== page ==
Spanish PM Rajoy rejects Mas's early Catalan election call
Spanish PM Mariano Rajoy has dismissed as a "step to nowhere" a proposal for early elections in the restive region of Catalonia, where a non-binding vote on independence was held this month.
The president of the north-eastern region, Artur Mas, said an early poll was the only way for pro-independence parties to push for secession.
He could face prosecution for helping to organise the 9 November vote.
Mr Rajoy is due to travel to Catalonia on Friday.
The prime minister's visit to the region's capital, Barcelona, is seen as an attempt to win over public opinion after the ruling centre-right Popular Party and the Socialist opposition both sharply opposed this month's so-called "consultation", which the government sought to block through the courts.
Accusing the Catalan president of abandoning the majority of his region's electorate, Mr Rajoy told reporters at the parliament in Madrid that people's rights and freedoms were being attacked and he vowed to defend Spain's sovereignty and constitution.
"[Artur Mas] wants to force Catalans to choose between being Catalan and being Spanish, or between being Catalan and being European, which makes no sense," the prime minister said.
'No stopping now'
Spanish prosecutors want to have Mr Mas and two of his allies charged with disobedience, perverting the course of justice and misusing of public funds.
Their case will be heard by the High Court of Justice in Catalonia.
With elections to the Catalan parliament not due until 2016, Mr Mas told an audience of 3,000 people late on Tuesday that "the moment has come to use the only tool that we have left to be able to hold the consultation".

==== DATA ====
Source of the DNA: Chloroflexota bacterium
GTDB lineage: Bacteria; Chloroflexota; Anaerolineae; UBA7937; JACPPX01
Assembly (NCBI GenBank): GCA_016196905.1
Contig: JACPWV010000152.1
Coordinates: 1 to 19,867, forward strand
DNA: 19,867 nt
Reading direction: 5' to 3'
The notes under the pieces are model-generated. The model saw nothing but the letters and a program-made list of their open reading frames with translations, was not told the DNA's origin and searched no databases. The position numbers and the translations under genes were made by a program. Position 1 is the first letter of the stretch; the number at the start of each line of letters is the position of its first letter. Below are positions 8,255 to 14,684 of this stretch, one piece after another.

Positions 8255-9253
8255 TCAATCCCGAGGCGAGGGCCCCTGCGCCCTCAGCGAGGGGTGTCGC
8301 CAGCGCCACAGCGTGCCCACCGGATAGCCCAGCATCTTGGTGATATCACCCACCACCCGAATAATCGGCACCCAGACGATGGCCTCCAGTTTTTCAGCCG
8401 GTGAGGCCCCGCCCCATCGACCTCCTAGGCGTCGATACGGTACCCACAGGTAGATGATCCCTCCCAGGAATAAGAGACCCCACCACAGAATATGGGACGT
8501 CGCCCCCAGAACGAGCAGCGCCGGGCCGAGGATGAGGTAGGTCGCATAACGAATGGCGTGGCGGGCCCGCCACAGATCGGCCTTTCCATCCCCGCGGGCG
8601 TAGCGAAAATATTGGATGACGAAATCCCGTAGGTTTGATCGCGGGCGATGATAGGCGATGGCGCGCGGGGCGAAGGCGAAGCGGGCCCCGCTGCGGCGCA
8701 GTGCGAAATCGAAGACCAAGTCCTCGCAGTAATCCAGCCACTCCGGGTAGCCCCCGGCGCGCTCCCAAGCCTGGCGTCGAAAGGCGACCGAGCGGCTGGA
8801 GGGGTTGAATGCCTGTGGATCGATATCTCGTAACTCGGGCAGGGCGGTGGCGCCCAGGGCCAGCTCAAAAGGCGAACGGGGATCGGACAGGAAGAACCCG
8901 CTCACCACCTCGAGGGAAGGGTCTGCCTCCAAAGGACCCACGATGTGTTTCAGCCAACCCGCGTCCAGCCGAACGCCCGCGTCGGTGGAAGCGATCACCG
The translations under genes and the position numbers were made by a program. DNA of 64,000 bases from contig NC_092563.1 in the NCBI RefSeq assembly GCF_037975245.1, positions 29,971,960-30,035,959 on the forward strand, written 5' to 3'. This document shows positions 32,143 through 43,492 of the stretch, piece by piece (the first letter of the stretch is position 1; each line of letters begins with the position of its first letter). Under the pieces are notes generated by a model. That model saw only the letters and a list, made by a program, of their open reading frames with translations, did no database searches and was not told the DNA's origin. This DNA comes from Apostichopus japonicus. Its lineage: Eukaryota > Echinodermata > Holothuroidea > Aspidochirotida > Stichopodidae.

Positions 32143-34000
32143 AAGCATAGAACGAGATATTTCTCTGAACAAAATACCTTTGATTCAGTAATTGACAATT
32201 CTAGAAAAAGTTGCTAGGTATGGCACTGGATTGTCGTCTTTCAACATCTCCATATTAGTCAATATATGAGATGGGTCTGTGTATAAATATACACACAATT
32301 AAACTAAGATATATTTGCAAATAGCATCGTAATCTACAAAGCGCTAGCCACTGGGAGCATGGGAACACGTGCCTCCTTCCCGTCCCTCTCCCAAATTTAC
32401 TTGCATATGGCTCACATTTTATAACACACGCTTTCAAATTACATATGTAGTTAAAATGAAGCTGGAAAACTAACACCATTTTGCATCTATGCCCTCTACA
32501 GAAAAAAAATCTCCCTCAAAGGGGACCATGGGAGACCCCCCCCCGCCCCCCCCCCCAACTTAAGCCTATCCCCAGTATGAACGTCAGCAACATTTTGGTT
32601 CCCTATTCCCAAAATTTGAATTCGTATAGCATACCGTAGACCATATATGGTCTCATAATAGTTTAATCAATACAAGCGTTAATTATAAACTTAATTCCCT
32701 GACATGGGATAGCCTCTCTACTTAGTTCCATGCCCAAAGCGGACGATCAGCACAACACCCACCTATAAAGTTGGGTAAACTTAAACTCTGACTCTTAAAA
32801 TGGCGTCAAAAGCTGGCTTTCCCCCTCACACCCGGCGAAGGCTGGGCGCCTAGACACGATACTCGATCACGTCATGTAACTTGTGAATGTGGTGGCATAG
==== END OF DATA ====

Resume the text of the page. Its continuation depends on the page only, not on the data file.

"Having gone so far it would not be understandable that we now stopped on the path we have begun. We need to know with precision if there is a clear majority in Catalonia to have a state or not."
Under Mr Mas's plan, if early elections returned a solid pro-independence majority, the new government would inform Spain and the international community of "the intent to form a state in Catalonia".
To succeed, the centre-right Convergence and Union alliance led by Mr Mas would need to win the support of its parliamentary rival, the Republican Left, for a joint list.
Nearly 81% of the 2.3 million people who are estimated to have voted came out in favour of independence in the region of 7.5 million people.
However, with turnout put at no more than 41%, the Spanish government argues that they represented only a minority of Catalans.
Catalonia, Spain's wealthiest region, has its own language and culture, and a history as a distinct entity going back to the Middle Ages.